NATO operates in a rapidly changing international security environment.
In the bi-polar world NATO was focused on deterring the Soviet Union. NATO did that extremely well. After the fall of the Soviet Union, NATO focused on cooperative security. After 9/11, NATO was focused on expeditionary operations and crisis management; most notably in Afghanistan. Now, NATO faces overlapping challenges that bring complexity to our military preparedness. Actors may be involved in multiple crises or conflicts and the lines between peacetime and conflict are blurred. What remains consistent throughout is NATO’s task to deter any other entity’s ability to create or escalate a crisis. This is particularly important in an urban setting.
Whereas in the past human populations settled rich agricultural areas, current trends suggest that by 2050, 66% of world’s population will live in an urban environment. Megacities, in particular, with inhabitants of more than 10 million people, will increase from 20 today to 37 in 2025. It is projected that 40% of urban populations will live in slums by 2030. Inequality is a major urban challenge. Demand for food and water, resource scarcity, and the resultant consequences to populations can exasperate tensions among difference socio-economic and, perhaps, religious groups. Cities are also increasingly becoming prime targets of attack by various armed groups.
It is not a matter of “if” but rather “when” NATO will be involved in urban operations across the spectrum of conflict from humanitarian to stabilization missions and, where absolutely necessary, combat operations. Cities are the most likely environment for a serious adversary to challenge NATO. As a consequence, NATO needs to plan for the eventuality of increased urbanization and its potential consequences.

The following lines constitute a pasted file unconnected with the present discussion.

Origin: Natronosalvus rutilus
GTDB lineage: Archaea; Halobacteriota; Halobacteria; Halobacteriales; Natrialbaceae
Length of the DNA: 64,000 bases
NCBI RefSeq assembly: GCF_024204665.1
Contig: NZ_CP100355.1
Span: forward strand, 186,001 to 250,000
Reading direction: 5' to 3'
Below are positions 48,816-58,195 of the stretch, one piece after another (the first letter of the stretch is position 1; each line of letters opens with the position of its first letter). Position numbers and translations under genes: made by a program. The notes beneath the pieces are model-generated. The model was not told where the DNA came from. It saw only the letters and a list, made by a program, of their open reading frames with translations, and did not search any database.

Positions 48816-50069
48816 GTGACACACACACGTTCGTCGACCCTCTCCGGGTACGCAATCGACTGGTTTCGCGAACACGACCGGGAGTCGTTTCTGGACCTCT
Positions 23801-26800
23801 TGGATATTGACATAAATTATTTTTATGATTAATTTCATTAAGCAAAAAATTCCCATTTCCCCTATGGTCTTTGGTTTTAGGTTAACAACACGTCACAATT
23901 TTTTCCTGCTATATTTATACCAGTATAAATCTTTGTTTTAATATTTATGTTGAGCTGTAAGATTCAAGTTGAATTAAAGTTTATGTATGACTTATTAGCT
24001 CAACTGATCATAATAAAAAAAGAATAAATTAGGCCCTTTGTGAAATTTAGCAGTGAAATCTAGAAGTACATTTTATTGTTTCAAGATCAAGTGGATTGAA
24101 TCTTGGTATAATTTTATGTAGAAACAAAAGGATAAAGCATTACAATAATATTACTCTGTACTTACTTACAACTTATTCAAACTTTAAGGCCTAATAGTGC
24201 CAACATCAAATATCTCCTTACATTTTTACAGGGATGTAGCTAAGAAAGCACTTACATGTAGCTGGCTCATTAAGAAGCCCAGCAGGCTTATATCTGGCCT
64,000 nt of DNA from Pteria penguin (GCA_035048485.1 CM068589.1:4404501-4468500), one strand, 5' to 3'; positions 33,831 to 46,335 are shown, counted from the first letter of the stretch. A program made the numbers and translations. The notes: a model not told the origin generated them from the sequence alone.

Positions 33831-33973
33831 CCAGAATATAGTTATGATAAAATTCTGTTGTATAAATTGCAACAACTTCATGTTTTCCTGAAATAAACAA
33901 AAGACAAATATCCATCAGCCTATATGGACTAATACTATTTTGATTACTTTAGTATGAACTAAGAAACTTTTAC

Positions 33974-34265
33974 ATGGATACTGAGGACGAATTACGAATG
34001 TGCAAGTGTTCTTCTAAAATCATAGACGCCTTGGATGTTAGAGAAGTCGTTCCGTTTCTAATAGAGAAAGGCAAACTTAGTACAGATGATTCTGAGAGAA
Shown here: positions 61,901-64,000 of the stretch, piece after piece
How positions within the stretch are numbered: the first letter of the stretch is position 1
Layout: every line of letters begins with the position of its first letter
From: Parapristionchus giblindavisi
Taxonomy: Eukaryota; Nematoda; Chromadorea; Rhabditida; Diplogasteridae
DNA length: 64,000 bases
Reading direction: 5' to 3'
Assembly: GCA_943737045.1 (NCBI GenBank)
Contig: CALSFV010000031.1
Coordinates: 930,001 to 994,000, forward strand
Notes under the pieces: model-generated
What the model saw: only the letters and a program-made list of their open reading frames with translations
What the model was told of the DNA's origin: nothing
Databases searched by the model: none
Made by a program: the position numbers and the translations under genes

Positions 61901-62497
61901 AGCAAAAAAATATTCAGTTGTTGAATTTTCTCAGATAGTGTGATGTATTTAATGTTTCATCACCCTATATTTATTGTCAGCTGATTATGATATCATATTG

Future interventions in heavily concentrated urban areas will require the participation and cooperation of a wide range of security actors, including civilian authorities, police, and military personnel. And, correspondingly, NATO forces should be equipped to address emerging challenges in the urban environment through more education and training, strategic communications, and stability policing.
To be successful, entirely new ways of operating are required, such as influencing a population of significant size with a small mass of troops, i.e., leveraging the city as a force multiplier.
NATO involvement in Urbanization is a culmination of four years of studies, research, warfare development and analysis. It has been determined that overall success in urban environments will stem from its doctrine, organization, training, leadership, personnel, facilities, and interoperability to ability to adapt to the built-up environments. The NATO Urban Concept aims to influence NATO capability development over the next 15 years.
Fundamentally, the concept calls for a change in our way of thinking.
NATO Allied Command Transformation’s mission is to contribute to preserving the peace, security and territorial integrity of Alliance member states by leading the warfare development of military structures, forces, capabilities and doctrines.